What is wrong with my sex drive?

I am a little lost with myself. I don’t know if I have a low libido or something. I am in a serious relationship and I love him very much. I find him attractive and enjoy his company. It’s just that I don’t yearn for sex like most people. For example:

  • I don’t enjoy oral sex (giving or sometimes even receiving)
  • I don’t initiate sex
  • I don’t get wet
  • I overall feel like something is missing
  • I do my best to fake enjoyment and be in the moment

We had sex very much in the beginning, but in more recent years I don’t want it so much anymore (I also know it’s normal to not have sex so frequently as in the beginning). I have put up a list of possible reasons:

  • meds for depression or anxiety (this was years ago so unlikely affects anymore)
  • strattera/accord (ADD meds, quit 4 months ago)
  • birth control pills (switched to contraceptive patch with less hormone 6 months ago)
  • had undiagnosed depression for years
  • had undiagnosed ADD for most my life
  • anxiety disorder
  • low self-esteem for years, self hate
  • past mistakes regarding this relationship
  • pain down there (which I’m too ashamed to tell him every time)

Most of these possible reasons don’t feel likely anymore, as time have passed from my worst time periods or medications. Only things bothering me are high amount of stress and mild anxiety and de-realization. What should I do to cure myself? I have found my soulmate but he has needs that don’t match mine rn. How do I get myself to want sex more? This is an issue because I feel like something is wrong with me and our needs don’t match. I will clarify that he doesn’t shame me. He is just sad to see that I don’t want it anymore.


I think that the problem that we have in society is that if you dont want to have sex with your partner, there is somenthing wrong with you or you dont love him or somenthing like that…And that is wrong.

There are people around the World that like to have sex and that they enyoy; but there are some people that doesnt like to have sex, maybe because they dont like it or because somenthing happened and that okay.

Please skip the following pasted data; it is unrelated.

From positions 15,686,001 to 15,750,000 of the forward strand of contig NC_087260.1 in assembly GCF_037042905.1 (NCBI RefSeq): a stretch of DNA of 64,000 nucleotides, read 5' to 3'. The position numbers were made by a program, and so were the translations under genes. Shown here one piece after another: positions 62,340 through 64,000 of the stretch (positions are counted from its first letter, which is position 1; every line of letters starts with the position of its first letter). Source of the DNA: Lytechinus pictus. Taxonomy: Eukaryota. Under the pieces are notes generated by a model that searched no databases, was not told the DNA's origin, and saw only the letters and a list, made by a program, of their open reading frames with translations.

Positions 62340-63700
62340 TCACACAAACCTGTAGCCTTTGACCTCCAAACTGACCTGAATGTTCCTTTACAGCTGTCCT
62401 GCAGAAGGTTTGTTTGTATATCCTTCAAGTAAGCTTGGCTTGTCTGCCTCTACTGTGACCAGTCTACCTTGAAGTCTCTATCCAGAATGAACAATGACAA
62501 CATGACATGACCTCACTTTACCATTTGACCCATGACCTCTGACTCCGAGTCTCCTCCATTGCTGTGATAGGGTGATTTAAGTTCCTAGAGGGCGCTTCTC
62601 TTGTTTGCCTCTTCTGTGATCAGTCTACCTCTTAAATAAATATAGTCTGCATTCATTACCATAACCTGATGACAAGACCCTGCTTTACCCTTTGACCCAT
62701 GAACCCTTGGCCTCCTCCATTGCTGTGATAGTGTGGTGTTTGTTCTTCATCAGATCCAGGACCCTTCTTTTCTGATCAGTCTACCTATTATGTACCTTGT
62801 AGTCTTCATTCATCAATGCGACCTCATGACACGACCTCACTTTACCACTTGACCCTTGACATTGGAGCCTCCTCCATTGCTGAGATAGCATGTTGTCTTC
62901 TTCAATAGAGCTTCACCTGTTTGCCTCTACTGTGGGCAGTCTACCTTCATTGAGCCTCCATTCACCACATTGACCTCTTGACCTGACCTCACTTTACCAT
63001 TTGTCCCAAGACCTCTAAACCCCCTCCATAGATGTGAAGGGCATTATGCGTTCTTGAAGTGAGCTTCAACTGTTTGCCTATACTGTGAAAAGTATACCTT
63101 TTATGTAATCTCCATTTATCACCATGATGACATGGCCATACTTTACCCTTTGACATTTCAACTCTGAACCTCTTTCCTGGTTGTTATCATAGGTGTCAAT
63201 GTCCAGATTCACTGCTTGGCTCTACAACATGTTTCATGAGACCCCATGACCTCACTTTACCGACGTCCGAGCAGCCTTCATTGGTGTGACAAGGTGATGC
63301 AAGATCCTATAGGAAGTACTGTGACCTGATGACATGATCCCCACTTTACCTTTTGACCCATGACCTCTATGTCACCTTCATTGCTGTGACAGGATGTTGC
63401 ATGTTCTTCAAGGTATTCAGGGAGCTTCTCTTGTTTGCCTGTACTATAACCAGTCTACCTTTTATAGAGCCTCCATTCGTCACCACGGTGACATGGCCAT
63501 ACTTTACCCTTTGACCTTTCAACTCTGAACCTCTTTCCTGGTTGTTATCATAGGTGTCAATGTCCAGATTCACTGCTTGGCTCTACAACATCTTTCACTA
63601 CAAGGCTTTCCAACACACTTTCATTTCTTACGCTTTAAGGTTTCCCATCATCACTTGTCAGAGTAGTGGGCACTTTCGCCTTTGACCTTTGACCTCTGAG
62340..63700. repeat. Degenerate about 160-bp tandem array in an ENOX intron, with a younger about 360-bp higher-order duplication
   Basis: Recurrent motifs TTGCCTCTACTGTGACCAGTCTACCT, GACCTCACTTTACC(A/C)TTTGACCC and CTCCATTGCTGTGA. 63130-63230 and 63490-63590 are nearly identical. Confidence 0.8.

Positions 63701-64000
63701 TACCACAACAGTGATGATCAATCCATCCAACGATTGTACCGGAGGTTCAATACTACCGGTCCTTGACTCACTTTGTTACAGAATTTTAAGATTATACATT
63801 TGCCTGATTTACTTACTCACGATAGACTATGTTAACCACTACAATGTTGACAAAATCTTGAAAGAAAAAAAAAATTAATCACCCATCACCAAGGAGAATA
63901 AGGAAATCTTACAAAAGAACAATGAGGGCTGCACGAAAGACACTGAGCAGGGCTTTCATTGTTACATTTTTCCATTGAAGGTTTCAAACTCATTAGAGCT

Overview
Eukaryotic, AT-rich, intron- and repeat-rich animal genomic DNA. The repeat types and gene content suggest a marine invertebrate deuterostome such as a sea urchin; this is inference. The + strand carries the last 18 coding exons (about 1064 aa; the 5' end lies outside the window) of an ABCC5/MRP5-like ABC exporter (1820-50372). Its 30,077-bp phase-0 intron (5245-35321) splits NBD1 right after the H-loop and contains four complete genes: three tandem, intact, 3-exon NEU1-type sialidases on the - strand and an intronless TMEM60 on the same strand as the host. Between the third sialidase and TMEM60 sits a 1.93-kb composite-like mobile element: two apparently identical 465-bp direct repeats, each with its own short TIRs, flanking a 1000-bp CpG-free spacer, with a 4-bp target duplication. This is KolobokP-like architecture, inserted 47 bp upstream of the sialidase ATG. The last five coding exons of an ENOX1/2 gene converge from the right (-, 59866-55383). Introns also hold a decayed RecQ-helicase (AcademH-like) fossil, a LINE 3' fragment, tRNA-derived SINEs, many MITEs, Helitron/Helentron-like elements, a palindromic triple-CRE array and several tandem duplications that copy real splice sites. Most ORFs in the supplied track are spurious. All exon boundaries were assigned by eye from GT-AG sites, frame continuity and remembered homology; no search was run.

And relationship and sex, arent the same thing, you can have a great relationship without having sex, at least in my opinion, relationship means trust, love…not sex.

And for the list you did made near the end maybe it can be the reason for you to not want it and you dont have to be ashamed or somenthing like that. First is you and you to be happy and then the others things.

In my opinion you should talk to your parnet and tell him about what are your real thought about the sex part. Because to have trust in your relationship is essencial.

Hang On ! There isnt anything wrong with you :hugs:

And Take care :hugs:


Hey @porridgeprincess,

First off, it’s awesome that your partner doesn’t shame you. I experienced this difference of sex drive in my own relationship with my partner, and I know that it’s difficult sometimes not to blame ourselves because we’d like to give more and enjoy intimate moments with our soulmate. There can also be an unsaid pressure, or we can be tempted to have sex because we think that we “have to” and despite a lack of sex drive. But there’s no obligation or “I should” on this matter. :heart:

Sex drive can change over time, for so many different reasons: you’re absolutely right. You mention quite a lot of things in your post, so just a few thoughts (there’s some details/I’m using your own words, so I hope it won’t be shocking in any way - I just see that you’re okay to share about what’s going on and I think it’s really important and valuable to have no shame around this subject - but let me know if you’d prefer that I edit anything in this post):

  • Not yearning for sex “like most people” is absolutely okay. There’s no standard to respect, only what’s going on between you and your partner. There’s your desire to have more intimacy with your partner, which is absolutely normal and legitimate, but you can also free your mind of “others” or what’s supposedly “normal”. As long as both partners consent to have sex, there’s absolutely no rule or obligation to do something. For example: you’re aware that you don’t enjoy oral sex. Well, it’s really good to be aware of that. It’s part of what will help you and your partner to create your own intimacy, something that works for both of you. And if it can reassure you: there’s nothing wrong with not enjoying this at all. It’s something I don’t enjoy either. I have my own reasons, and that’s 100% okay.